If China’s success since 1978 critically depends on the “zone” approach that was last successfully implemented 40 years ago, and that no one has replicated other than Dubai—which was essentially a real estate venture, not an approach to development—then these arguments get powerful support.

In sum, a charter city approach to developing growth-promoting institutions clearly can work, I would like it to work, but I think the reasoning that leads to such a quirky solution is more a reductio ad absurdum than a call to action.

The Conversation

Reply to Moser on Innovative Governance

It was a pleasure to read Sarah Moser’s thoughtful response to my essay. Though it was critical, I found myself agreeing with much of it.

Her essay as makes four important points. First, innovative governance projects already exist. Second, innovative governance has potential downsides. Third, the conditions responsible for China’s success are relatively unique. Finally, “total freedom” isn’t feasible, and governmental institutions are important.

Moser writes, “the new types of city building, governance, and urbanization of the ocean that startup societies describe are already underway.” Moser is correct in noting that innovative governance projects are underway worldwide, though they remain under-researched. Part of my goal with the Center for Innovative Governance Research is to jumpstart a wider conversation about innovative governance projects and capture new audiences.

I was first exposed to innovative governance via techno-libertarianism. However, over time I became frustrated with the lack of progress, as well as my realization that techno-libertarians were missing the wider context of innovative governance. This is not to suggest that they have nothing to offer to the conversation. Systematic thinking and willingness to experiment, two attributes commonly associated with techno-libertarians, are valuable additions to innovative governance.

Regarding the potential downside of innovative governance, Moser writes, “there is a wide range of negative impacts that deserve careful study.” I agree. While I believe the expected value of innovative governance is positive, we should not be blind to the risk involved. I share concerns about ecological damage, the property rights of indigenous or otherwise marginalized people, and the disappearance of welfare as governance becomes more of a service.

The proper tool to understand both the potential negative and positive impacts of innovative governance and to avoid falling prey to the nirvana fallacy is comparative institutional analysis. The alternative to innovative governance is rarely liberal democracy, but dictatorships, autocracies, or other forms of illiberal government. In sub-Saharan Africa, for example, it costs on average 50% of a person’s yearly per capita income merely to legally register a business. Such unnecessary constraints on entrepreneurs are one reason Africa remains impoverished.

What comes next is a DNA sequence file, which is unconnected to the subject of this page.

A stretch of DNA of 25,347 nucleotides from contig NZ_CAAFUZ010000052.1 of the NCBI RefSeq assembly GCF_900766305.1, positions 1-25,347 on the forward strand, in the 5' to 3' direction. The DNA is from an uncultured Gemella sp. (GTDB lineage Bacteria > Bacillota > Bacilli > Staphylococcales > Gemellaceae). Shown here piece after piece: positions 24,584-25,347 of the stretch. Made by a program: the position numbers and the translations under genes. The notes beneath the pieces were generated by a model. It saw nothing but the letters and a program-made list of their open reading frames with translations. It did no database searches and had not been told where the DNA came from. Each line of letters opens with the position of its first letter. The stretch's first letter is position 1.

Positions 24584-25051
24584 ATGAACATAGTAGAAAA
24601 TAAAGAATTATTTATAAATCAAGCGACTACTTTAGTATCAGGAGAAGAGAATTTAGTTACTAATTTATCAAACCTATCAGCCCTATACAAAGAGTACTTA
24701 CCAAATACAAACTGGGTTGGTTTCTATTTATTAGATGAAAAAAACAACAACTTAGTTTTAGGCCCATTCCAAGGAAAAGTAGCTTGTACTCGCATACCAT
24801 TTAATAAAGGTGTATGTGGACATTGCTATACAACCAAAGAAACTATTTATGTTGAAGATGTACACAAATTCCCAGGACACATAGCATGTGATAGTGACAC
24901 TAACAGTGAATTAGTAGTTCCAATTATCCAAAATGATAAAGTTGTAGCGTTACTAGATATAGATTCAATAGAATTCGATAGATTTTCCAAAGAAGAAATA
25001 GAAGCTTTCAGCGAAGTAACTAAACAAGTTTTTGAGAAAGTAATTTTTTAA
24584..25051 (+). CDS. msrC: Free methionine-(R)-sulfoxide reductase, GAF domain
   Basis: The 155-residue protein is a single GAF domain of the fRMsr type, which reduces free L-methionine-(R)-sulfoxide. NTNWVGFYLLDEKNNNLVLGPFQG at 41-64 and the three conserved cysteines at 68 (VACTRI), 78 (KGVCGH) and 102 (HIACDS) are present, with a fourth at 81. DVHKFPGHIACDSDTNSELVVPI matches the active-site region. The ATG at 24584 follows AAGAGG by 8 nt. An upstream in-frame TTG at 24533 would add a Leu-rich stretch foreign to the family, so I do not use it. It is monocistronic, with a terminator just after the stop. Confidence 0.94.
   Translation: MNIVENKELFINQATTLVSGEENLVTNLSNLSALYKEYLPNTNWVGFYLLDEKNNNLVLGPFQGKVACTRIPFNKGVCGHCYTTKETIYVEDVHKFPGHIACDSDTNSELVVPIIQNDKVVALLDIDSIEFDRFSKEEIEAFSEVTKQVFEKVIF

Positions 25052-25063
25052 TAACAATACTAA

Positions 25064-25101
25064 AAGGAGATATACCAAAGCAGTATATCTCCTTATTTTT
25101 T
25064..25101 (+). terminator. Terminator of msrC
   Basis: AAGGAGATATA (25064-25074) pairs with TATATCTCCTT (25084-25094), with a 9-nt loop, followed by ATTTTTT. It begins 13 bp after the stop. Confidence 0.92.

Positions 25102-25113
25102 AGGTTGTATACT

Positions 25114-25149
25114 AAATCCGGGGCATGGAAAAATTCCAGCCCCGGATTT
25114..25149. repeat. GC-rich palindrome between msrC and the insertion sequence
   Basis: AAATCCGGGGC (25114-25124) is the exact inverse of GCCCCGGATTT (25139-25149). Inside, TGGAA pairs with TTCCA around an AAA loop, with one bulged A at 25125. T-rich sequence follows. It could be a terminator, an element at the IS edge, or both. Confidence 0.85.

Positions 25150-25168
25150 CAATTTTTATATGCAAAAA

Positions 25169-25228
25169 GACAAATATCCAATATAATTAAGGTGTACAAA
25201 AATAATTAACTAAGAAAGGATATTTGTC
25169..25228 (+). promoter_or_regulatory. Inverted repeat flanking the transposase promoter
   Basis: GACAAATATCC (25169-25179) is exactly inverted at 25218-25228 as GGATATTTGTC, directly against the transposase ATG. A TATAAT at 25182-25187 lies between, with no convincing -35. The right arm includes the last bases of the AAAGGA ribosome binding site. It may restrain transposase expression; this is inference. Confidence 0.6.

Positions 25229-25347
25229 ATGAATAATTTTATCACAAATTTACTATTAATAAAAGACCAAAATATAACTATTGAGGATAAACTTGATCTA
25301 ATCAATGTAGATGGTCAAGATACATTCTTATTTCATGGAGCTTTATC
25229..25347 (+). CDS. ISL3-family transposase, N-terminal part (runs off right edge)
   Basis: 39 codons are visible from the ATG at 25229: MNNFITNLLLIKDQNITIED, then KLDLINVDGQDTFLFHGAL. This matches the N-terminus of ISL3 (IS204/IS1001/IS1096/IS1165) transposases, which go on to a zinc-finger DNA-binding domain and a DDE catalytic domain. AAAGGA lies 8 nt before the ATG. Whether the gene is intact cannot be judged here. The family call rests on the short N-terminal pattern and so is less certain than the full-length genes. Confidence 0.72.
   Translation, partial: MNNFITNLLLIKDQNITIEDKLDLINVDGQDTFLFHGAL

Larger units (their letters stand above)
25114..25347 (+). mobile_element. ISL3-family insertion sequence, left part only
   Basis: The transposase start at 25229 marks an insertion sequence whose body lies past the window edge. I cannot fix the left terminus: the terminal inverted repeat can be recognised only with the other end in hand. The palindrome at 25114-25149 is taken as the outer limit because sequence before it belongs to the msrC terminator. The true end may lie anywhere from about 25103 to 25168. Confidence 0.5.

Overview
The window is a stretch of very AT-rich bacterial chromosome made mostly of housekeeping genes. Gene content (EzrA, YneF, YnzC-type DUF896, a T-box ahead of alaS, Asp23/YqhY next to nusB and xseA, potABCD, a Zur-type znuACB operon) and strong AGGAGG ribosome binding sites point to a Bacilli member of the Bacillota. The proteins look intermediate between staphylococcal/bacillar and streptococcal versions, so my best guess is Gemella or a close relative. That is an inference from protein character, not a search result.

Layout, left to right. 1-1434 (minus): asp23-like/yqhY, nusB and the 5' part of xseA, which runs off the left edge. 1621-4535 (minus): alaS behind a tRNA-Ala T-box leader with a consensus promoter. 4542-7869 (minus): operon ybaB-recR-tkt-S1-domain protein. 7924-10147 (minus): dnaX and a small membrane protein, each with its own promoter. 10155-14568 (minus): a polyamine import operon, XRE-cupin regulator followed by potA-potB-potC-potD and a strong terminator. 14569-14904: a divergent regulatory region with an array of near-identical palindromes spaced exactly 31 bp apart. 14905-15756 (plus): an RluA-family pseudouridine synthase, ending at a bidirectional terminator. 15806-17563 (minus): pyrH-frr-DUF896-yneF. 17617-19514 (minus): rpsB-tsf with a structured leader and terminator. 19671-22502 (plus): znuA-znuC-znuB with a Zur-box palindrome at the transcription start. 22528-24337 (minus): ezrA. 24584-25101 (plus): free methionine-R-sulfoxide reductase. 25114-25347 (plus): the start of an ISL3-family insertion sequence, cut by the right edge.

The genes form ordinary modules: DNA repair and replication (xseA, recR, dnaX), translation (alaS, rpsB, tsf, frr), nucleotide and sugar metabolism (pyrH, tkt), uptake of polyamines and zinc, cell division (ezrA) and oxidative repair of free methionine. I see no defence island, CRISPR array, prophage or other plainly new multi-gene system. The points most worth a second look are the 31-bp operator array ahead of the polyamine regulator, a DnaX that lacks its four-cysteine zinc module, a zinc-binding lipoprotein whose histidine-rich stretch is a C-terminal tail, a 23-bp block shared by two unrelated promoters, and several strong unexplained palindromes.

Moser’s third point focuses on China. She writes, “the success of Chinese SEZs cannot be celebrated in isolation from broader demographic factors and economic history.” I agree that innovative governance should not be thought of in isolation from larger demographic and geopolitical trends. While governance is important for the economic success of a city, it isn’t sufficient. One of the reasons I am most optimistic about innovative governance in Africa is the high urbanization rate which necessitates the construction of new cities.

Moser’s last point is that “total freedom” isn’t feasible. If by “total freedom” Moser means a Rothbardian property rights system, then I agree — territorial governance is not necessarily helpful. My interest in innovative governance is not to construct ideologically pure libertarian societies, but rather to build governments within the real world which improve human flourishing. I attribute much of the lack of success of libertarian innovative governance projects to their utopianism.

Charter cities, and innovative governance more broadly, are tools for governance reform, not for escaping government. One of the understudied benefits of innovative governance space is how charter cities can be used to improve state capacity.

Countries often remain stagnant because of regional states which are unable to control violence or provide basic public goods. Reforming these states internally could take decades by conservative estimates. However, charter cities can serve as catalysts to spark improvements in state capacity, bypassing existing government structures which might resist such improvements.

I appreciate Moser’s essay; it raises important challenges about the potential for failure in innovative governance projects that prioritize idealism over pragmatism. However, while she is pessimistic about the future of charter cities, I remain cautiously optimistic. We are in the early stages of a global revolution in governance. Given this, we should be aware of, and minimize, the downside risk. However, if managed correctly, innovative governance has the potential to improve hundreds of millions of lives on global scale. This is a future worth fighting for.

Why Charter Cities? A Reply to Tom W. Bell

In his response essay, Tom W. Bell lays out some of the reasons for favoring charter cities and other types of special jurisdictions as tools for reform (hereafter charter cities). The primary reason, he argues, is that competition between jurisdictions can lead to better outcomes. While competition is an important reason for favoring charter cities, it is one of several. The reasons for charter cities, in order of importance, are 1) the importation of good governance, 2) low cost experimentation in governance, and 3) jurisdictional competition.